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The Case of Baby M

January 25, 1987

One of the most troubling cases to come before the courts in recent years involves the fate of Baby M, the girl born in New Jersey to a surrogate mother who now wants to keep her. The issues presented by this case are deep and seemingly unresolvable, and they will test the ability of a judge to find justice among equally compelling competing claims.

Specifically, William and Elizabeth Stern could not have a child without threatening the life of Mrs. Stern, who has a mild case of multiple sclerosis. They contracted with Mary Beth Whitehead to be artificially inseminated by Mr. Stern, to carry and bear the child and then to turn it over to the Sterns. But after the baby was born, Whitehead decided that she did not want to give her up. The Sterns sued, and Judge Harvey Sorkow of the Bergen County Superior Court must now decide who gets Baby M.

The entire issue of surrogate motherhood is fraught with legal and ethical problems, not the least of which is whether society should permit such an arrangement in the first place. Is it proper for women to rent out their wombs in this way? Or should this be viewed as a good way for a childless couple to have a baby? What of the baby herself? Will the court take her interests into account, or is this merely a fight over a broken contract?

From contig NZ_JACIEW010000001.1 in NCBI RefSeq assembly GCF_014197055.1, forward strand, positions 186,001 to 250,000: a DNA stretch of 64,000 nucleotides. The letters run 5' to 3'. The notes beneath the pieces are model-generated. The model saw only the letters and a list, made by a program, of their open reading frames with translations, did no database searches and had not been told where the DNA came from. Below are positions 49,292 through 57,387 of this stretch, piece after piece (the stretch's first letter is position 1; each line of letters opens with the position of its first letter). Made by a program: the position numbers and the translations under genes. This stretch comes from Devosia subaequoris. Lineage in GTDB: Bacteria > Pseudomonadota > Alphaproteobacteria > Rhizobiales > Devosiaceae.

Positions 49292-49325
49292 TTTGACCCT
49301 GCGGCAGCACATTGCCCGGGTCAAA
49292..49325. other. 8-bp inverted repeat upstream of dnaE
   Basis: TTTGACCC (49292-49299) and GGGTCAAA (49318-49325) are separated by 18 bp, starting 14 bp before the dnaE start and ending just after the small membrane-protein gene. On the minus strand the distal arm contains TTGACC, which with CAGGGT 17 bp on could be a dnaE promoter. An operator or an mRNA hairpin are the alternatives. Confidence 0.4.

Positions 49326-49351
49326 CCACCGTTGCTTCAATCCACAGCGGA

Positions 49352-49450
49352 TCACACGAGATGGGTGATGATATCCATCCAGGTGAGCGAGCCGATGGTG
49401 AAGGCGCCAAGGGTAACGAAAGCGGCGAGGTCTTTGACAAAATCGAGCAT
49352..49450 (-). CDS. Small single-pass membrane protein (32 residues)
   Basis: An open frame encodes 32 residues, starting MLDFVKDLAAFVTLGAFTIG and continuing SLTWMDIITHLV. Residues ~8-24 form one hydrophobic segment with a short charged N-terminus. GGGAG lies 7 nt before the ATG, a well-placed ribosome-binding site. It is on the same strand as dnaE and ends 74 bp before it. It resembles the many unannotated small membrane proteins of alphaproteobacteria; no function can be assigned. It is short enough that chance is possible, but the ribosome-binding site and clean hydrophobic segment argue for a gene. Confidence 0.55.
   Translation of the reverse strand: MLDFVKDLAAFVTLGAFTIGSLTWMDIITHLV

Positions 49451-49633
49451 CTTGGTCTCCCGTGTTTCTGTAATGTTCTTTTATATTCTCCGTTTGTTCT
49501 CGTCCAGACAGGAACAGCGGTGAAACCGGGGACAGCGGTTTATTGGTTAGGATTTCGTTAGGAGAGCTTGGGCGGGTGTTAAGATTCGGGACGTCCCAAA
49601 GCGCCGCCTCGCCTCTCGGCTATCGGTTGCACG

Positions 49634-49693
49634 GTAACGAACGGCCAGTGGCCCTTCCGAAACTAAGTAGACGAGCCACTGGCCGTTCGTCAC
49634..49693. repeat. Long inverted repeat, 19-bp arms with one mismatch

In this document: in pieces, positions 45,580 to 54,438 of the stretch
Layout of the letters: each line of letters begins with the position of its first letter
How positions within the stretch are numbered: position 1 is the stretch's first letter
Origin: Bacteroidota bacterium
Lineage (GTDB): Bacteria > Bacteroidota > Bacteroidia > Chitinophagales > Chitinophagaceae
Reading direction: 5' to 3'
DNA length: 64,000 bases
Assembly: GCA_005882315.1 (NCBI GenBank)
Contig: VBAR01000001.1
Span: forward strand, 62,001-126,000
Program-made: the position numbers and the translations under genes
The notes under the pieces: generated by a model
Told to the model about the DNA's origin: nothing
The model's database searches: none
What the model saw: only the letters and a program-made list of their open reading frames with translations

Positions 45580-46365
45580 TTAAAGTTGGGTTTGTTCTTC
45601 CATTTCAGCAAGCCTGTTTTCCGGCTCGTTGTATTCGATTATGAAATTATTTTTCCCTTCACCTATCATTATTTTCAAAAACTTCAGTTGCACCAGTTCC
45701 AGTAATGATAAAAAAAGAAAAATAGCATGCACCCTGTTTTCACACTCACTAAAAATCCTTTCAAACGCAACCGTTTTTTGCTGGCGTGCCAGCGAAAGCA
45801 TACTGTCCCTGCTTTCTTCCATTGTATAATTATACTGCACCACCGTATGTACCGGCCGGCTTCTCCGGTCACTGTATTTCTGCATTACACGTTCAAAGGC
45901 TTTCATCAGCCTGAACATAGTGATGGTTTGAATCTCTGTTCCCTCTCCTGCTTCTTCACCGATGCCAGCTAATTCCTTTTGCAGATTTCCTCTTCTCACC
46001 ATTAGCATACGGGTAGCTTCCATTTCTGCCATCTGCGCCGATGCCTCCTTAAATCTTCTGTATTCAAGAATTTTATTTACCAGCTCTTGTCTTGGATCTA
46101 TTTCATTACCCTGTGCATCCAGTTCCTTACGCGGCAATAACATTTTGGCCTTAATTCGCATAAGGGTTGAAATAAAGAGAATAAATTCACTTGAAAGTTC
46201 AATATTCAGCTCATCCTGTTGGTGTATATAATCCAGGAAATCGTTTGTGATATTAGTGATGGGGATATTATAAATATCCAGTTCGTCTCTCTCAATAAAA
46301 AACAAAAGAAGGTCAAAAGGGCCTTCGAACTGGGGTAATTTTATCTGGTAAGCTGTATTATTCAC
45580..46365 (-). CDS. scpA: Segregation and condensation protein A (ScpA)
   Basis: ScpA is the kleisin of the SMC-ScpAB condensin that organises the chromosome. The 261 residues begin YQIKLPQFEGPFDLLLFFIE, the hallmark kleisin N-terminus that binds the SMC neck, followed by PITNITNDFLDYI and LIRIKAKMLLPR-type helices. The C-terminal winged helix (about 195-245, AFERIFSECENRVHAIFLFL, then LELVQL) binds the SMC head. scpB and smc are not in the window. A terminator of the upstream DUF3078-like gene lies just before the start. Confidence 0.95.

These are all extremely difficult questions, and they just scratch the surface of the problems that surrogate motherhood can raise and will continue to raise until society decides how to treat this complicated situation. Each side makes a very good argument, and it is fortunate that this sort of thing does not come up often.

If we had to choose--and we're glad that we don't--we would take a deep breath, bite our lip, and award Baby M to her surrogate mother, Mary Beth Whitehead, while recognizing the great emotional distress that such a ruling would cause the Sterns. In general, in a variety of circumstances, society recognizes the special affinity between mother and child, and it is reasonable to apply that recognition to this case.

The situation reminds us of a Hasidic story about two men fighting over the ownership of a cow and submitting their dispute to a rabbi to resolve. The first man said, "I own the cow. Here's the bill of sale. The cow belongs to me."

"You're right," the rabbi said."

"Wait a minute," said the second man. "The cow jumped over my fence five years ago and has lived in my barn since then. I have fed her, I have milked her and I have cared for her. By all rights, the cow now belongs to me."

"You're right," the rabbi said.

Overhearing this, the rabbi's wife called him aside. "Rabbi," she said, "you told the first man that he was right, and you told the second man that he was right. They can't both be right."

"You're right," the rabbi said.

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